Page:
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Friday, February 13, 2015

Drama on Day One of ITA Men's Team Indoor

©2015 Jonathan Kelley for zootennis.com
Chicago IL--

The scene after Columbia's game penalty
I suppose any time you have 72 tennis matches played in one location in one day, you’re bound to have your share of dramatic moments and controversial incidents. But there’s no doubt that Day One of the ITA National Indoor Team Championships had at least its share - and perhaps a bit more.

The contest that had the most contentiousness was the final one of the night, between Manny Diaz’s #4 seeded University of Georgia squad and Bid Goswami’s senior-laden Columbia team, seeded #13. After Georgia’s Ben Wagland and Austin Smith won 6-3 over Max Schnur and Ashok Narayana to secure what proved to be a hugely important doubles point, Columbia stormed back in singles with straight-set wins for Bert Vancura at 5, #13-ranked Winston Lin (over #17 Wayne Montgomery) at 1, and Shawn Hadavi at 6 bookending a lone straight-set win for Georgia’s #15 Nathan Pasha at 2.

Georgia had to be feeling comfortable with big leads in the third set at both 2 and 4. And indeed, Bulldog Nick Wood reached match point over Narayana at #4 while his teammate Austin Smith was up 5-1 on Dragos Ignat on #2. However, on said match point, Narayana hit a deep ball that Wood called out. What happened next was not entirely clear.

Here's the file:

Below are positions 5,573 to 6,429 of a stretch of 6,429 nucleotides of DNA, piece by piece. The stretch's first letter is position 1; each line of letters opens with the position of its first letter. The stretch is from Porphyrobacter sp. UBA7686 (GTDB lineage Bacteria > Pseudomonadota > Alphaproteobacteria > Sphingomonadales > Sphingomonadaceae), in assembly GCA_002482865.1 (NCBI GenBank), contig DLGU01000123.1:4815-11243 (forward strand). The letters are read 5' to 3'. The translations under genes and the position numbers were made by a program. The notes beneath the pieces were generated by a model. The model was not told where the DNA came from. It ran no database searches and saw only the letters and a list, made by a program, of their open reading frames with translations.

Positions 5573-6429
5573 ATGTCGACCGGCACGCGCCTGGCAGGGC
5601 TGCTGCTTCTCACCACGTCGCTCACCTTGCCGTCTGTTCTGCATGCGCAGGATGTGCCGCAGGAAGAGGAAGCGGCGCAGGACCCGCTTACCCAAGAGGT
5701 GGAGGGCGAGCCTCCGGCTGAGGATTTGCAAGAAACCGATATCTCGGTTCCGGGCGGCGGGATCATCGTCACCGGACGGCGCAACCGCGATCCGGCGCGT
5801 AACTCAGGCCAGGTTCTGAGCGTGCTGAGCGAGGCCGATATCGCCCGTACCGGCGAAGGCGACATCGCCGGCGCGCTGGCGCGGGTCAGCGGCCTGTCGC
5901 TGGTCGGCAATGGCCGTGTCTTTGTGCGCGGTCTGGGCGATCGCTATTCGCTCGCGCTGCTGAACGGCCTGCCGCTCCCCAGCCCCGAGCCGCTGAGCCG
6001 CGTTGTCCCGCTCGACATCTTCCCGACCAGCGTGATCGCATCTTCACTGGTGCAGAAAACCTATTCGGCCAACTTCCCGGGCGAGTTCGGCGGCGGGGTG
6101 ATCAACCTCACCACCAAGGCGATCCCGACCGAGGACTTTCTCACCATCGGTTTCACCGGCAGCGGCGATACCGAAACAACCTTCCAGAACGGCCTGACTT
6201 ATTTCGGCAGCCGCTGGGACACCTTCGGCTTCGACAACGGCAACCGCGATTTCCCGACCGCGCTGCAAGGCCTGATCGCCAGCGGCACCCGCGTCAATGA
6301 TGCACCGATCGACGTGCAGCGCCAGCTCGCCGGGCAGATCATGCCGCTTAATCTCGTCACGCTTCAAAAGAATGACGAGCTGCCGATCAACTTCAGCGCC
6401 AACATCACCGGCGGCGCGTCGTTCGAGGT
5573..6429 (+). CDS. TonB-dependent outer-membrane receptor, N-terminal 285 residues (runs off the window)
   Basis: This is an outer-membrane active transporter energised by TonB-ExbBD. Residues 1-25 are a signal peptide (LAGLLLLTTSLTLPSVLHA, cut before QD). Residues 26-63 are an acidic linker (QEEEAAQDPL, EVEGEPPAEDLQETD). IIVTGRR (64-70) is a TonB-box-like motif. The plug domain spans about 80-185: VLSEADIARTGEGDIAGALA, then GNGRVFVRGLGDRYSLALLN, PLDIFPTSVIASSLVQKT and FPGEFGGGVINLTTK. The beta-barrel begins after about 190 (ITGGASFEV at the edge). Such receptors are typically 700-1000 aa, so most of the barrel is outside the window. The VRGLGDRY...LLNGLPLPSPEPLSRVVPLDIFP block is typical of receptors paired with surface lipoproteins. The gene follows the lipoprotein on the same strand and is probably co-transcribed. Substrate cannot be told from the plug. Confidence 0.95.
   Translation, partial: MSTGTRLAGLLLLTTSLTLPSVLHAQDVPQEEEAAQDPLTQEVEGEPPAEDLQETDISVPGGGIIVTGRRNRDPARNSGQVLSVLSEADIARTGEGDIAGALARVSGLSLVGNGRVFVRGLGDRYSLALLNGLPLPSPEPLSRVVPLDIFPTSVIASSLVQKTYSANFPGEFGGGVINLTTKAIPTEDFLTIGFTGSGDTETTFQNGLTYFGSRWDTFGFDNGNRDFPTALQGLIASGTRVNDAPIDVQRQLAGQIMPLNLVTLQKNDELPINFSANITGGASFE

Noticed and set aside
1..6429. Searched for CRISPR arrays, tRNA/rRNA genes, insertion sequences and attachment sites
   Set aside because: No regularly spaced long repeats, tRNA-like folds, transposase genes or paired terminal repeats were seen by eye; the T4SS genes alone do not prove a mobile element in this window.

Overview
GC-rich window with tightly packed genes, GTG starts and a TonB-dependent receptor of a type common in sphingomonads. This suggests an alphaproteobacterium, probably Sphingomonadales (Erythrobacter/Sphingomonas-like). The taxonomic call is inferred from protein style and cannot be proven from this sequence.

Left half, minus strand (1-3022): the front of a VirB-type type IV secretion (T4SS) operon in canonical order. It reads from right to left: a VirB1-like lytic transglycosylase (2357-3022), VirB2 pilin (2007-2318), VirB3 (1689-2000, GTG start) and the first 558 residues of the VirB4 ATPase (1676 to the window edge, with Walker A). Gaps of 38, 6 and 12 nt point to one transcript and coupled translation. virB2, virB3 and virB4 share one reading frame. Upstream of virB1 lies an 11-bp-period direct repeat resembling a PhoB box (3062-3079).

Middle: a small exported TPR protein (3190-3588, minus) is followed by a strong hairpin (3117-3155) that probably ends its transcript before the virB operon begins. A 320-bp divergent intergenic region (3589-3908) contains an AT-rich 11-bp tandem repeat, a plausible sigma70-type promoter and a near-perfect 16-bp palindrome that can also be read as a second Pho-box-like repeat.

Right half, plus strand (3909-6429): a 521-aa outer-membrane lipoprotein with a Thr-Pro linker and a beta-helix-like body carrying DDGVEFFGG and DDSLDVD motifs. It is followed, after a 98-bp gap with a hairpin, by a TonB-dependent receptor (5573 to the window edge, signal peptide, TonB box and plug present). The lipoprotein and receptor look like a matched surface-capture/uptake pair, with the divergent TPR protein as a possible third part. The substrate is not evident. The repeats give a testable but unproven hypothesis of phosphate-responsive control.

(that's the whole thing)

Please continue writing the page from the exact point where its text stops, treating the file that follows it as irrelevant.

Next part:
Narayana, along with his entire team, was incensed and the senior captain shouted a very audible obscenity. He was given a point penalty by the umpire for this, to be assessed on court #2, the only other match going on. An additional game penalty was then added by Anthony Montero, the tournament referee. However, he explained to the coaches that he would wait to enforce the penalty until the end of the game. Columbia’s Ignat broke Smith to bring the score to 2-5, and was then told that he had lost 6-2 due to the penalty. He was nonplussed and his teammates protested, to no avail, to let the two finish the match.

In the end, Goswami had a measured response to the result. “I think we lost our cool. We hit a ball that everybody thought was in, it just happened to be match point. In the heat of the moment, you say a word, you know? It’s unfortunate. We fought very hard, and hopefully we’ll learn from this.”

Another top team that had anything but an easy time of it was the #2-seeded University of Oklahoma, which beat #15 seed Mississippi 4-1.John Roddick’s 2014 NCAA runner-ups surged to a 3-0 lead thanks to a strong 2-0 showing in doubles and straight set wins by Dane Webb at #3 and Alex Ghilea at #5. Nik Scholtz finally put Ole Miss on the board with an upset of Andrew Harris at #1. The big South African took the last 4 points of the tiebreak to win 7-5, then took the second set 6-2.